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Vintage Road Trip on Vintage Honda Twins

7295 Views 4 Replies 3 Participants Last post by  UnMonkey
(Mods you may move this thread if not appropriate here.)
I wasn't sure if I should put this ride report in the Classics section, but since this is a touring thread thought it may be appropriate here as well, even though this is about a road trip I took in '72 so the bikes would be considered vintage today.
For everyone, the phrase "back in the day" is a relative term. Some of us here will be old enough to remember how it was over 40 years ago riding the same bikes we covet today. So I thought I'd jog some memories a bit by re-creating a road trip that happened over 43 years ago. I hope I don't bore you guys too much as I recall the events of one of my memorable times riding and being a part of the sport that's still gives me much enjoyment.
It seems like whenever I take out my '71 SL350, which I acquired a couple of years ago for a ride, it gives me a chance to wax nostalgic on a road trip I made during the summer of '72 with my older brother. He was riding a 1971 CL450 and I was on my 1971 SL350. It was my last summer of being single, so naturally I wanted to ride solo as well as rough it a little along the way. Looking back I'm glad my fiancée gave me her 126 film camera to take pictures with, since I had no inclination that I could be creating anything memorable for myself.

My '71 SL350 K1 and me (before gray hair:mrgreen:) pic taken in Jan of '72

I had purchased a lightly used '71 SL350 in the fall of '71 thinking it would be a pretty good off road dirt bike. Very soon, I sure found out it was way to heavy for that, even though it had a much lighter frame and minus the starter that the earlier K0 model had. The bike still had less than a 1K miles on it, in the spring of '72, when the top end got wiped out from oil starvation. The dealer told me there was a recall on a gasket (I forget which one exactly but think it was the left case gasket) which blocked or partially blocked lubrication to the top end. Because I had bought it used they wouldn't repair it under warranty. Since I had just finished my classes at the Auto & Diesel mechanics school, I figured that little motor wouldn't even come close to intimidating me. So I pulled the engine out of the frame, behind the apartment I was living in, outside on the ground (no shop or garage in those days) then lugged it upstairs to my apartment and rebuilt the top end, changing cam shaft, rockers and cam bushings as well as the correct case gasket. Heck, I might of even got a little oil on the shag carpet.:eek:oops:

The only modifications I made to the bike was to change the rear sprocket from a 40 tooth to a 36 tooth, giving me the same combination as a CB350. (about 62mph @ 6K rpm) Also adding a "sissy bar" to give me something to tie packs to and lean back on as well. I also U-clamped a Sears Craftsman tool box to it, for carrying a few tools as well as chain lube and some extra oil. As you'll notice we had no fairings, saddlebags, leathers or special gear everyone uses today. Our helmets had the then popular "bubble shield" and weren't full face either. Mainly we had to have a lot of faith in those little Honda's, as this was before cell phones, the internet and even carrying credit cards for emergencies.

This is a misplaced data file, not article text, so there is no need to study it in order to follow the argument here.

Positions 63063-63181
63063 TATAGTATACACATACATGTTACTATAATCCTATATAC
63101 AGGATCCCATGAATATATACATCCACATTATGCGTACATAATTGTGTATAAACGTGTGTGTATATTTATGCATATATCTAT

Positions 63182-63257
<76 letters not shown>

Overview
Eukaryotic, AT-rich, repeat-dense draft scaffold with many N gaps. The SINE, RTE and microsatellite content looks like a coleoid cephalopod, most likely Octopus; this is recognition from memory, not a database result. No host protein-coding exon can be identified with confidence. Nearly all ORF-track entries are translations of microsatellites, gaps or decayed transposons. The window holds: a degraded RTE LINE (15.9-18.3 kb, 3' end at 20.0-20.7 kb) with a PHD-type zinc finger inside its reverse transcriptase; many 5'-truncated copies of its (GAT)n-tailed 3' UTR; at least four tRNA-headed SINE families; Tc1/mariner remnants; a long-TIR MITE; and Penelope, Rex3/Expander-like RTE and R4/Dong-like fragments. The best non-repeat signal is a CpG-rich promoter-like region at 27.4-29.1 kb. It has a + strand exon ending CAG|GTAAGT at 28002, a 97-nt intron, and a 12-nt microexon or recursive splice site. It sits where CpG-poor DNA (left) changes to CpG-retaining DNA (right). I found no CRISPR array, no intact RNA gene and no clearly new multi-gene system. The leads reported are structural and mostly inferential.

Leaving Denver in mid July, we headed toward Canada and where ever the road took us. My brother was riding his '71 CL450. (completely stock except for a "sissy bar" as well)
The first day we made about 500 miles and camped out in our new pup tents along the Snake river between the Grand Tetons and Yellowstone. Next morning the bike seats were totally white with frost, ....which had me thinking, just how tough I really was.:shock:

The bikes at the north end of Yellowstone (Mammoth Hot Springs).

After spending some time in Yellowstone seeing all the attractions such as "ole face full" as well as the feeding of bears from the safety of your car. (which wasn't discouraged back then):madd: That had us constantly looking for an escape route in case the bears thought we had food as well, especially given the gridlock of cars we were trapped in, that were watching and feeding the bears. Next on the plan was getting to Glacier Nat. Park, Montana.

Gassing up in a ghost town somewhere in Montana.

It was a nice ride until we ran into a huge hailstorm north of Missoula heading up to Flathead lake. We couldn't find anywhere to get out of the storm, not even a culvert while the sound inside our helmets was deafening as we were being pelted with nearly golf ball size hail. Lucky for us, a VW bus, painted up with peace signs and flowers that was full of hippies heading to San Francisco, stopped and let us get inside till the storm was past. I think they where some left over hippies from the "Summer of Love". Boy, the inside of that bus smelled like a barn full of hay on fire. We even had the munchies when we got back on the bikes. Of course I tried not to inhale.:D

My SL350 at Flathead Lake Montana

In Glacier Park, busy adjusting and lubricating chains.

On the "Going to the Sun Road"

After leaving Glacier park we headed north on Highway 89 to 17 and crossed the border into Canada. Don't recall to much about that crossing except being asked how long we would stay and how much money we had.:???:

Finally getting to the border

to be continued.........
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love it - especially the "now" picture with you and the girl :D
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